WASHINGTON — Alcohol use by motorists on U.S. highways has declined significantly in recent years. However, the use of marijuana among the driving public is on the rise, according to research by the National Highway Traffic Safety Administration.
“Big picture, we’re doing great in alcohol. We’re getting alcohol separated from driving,” NHTSA research psychologist Amy Berning said during a Jan. 13 session at the annual meeting of the Transportation Research Board.
“What we’re now able to see is drug use is increasing, especially marijuana use,” Berning said.
However, the story is different for roadside testing of potentially impairing drugs, including cannabinoids, stimulants, sedatives and antidepressants.
Berning said NHTSA researchers began conducting roadside surveys of about 70 different over-the-counter, prescription and illegal potentially impairing drugs in 2007.
The research involved asking motorists to pull off the road at one of 60 sites nationwide where the agency handed out questionnaires and sought volunteers to anonymously blow into a Breathalyzer, allow oral fluid swabs or blood tests for prevalence of drugs.
Berning said the drug with the largest increase from 2007 and 2013-2014 surveys was weekend nighttime use of marijuana.
In 2007, 8.6% of weekend nighttime drivers tested positive for marijuana, but 12.6% did in the most recent survey. Agency researchers are building on a
40-year knowledge base of alcohol impairment by motorists through testing and research, but illegal, prescription and over-the-counter drug research is relatively new, Berning said.
The results of recent testing for alcohol has been encouraging, she said, adding that the percentage of weekend nighttime drivers in recent agency roadside surveys showed the presence of alcohol has declined to 5.2% from 22.3% in 1973. Drivers with high levels of alcohol — 0.08 and above — declined to 1.5% in the latest agency survey from 7.5% in 1973, Berning said.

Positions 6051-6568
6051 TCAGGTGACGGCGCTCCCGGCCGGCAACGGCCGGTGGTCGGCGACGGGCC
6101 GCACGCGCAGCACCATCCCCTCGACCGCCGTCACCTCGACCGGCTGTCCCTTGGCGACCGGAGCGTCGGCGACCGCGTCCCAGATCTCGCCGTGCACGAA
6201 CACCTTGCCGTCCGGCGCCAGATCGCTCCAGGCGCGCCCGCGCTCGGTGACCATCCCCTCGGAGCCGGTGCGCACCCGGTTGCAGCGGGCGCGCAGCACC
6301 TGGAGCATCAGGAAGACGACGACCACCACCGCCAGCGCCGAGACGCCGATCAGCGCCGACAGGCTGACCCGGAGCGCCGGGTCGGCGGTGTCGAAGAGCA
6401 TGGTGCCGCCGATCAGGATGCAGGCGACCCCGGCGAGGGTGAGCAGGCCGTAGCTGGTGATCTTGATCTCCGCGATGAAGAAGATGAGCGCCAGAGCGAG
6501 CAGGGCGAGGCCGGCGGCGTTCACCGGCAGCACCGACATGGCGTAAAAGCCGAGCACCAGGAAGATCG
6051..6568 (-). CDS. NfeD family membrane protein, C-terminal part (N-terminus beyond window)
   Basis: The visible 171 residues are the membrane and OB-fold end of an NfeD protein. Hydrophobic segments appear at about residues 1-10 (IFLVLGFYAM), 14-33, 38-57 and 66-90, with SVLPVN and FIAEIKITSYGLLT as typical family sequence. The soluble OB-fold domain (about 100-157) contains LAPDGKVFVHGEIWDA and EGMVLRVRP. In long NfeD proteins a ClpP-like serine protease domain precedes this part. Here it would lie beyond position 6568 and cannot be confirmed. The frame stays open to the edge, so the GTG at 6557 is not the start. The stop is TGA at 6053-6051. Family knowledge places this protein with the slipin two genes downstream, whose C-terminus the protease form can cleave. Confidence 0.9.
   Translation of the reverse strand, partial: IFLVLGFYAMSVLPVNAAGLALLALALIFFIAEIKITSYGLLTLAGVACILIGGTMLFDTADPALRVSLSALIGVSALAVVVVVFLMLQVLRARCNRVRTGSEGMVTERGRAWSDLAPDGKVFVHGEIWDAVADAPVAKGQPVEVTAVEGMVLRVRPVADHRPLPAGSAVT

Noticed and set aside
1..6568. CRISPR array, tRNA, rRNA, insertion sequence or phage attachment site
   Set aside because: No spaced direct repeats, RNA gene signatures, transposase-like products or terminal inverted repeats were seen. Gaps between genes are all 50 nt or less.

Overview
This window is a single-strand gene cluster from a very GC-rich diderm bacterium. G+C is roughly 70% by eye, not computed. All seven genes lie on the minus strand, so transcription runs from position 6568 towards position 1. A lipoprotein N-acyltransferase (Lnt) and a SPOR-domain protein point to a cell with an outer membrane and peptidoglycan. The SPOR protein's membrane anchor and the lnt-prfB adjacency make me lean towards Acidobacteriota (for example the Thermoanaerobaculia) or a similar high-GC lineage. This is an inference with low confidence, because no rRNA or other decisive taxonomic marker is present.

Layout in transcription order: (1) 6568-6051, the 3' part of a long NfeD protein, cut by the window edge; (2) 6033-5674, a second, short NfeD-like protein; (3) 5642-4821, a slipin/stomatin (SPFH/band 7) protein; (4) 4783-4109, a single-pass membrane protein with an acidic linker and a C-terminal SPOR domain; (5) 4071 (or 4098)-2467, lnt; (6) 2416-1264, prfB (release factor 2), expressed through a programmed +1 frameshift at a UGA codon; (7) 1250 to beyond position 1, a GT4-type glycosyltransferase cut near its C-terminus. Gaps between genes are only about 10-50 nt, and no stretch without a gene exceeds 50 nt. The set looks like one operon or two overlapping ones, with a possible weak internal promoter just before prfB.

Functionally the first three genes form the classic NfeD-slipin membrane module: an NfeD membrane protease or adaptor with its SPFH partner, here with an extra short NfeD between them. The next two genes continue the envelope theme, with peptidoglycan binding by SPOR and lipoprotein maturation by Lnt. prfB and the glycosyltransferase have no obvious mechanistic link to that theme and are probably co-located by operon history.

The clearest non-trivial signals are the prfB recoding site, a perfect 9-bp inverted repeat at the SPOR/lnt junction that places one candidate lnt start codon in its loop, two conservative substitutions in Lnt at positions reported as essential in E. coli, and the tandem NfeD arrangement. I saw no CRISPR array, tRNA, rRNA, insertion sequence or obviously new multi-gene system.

Although many questions have yet to be answered, agency researchers have a theory that might explain the reason drivers increasingly are taking to the highways using marijuana. That theory is, at least in part, that “changes in state policy on marijuana use, including medical and recreational use, may have contributed to an increase in marijuana use by drivers,” the NHTSA report said.
“Whereas the impairment effects for various concentration levels of alcohol in the blood or breath are well-understood, there is little evidence available to link concentrations of other drugs to driver performance,” the 2015 study reported.
Drowsy driving is another trend that merits and is slated to receive future agency research, NHTSA researcher Stephen Higgins said at the session.
“In some ways now, drowsy driving is in the same position as drugs in the ’70s,” he said. “So many people are doing it, yet not admitting that it’s an actual serious problem.”
Higgins said surveys have shown about 4% of the driving population has admitted to dosing off at the wheel in the past 30 days.
That number climbs to 8% when the time period is six months and to 50% from 40% when an individual considers the total number of years he or she has been behind the wheel, he said.
“That really only accounts for people falling asleep,” Higgins said.
He called drowsy driving an “all-encompassing impairment” and something that you can’t turn off like distraction.
“You can put down the phone, but you can’t turn off the drowsiness,” he added.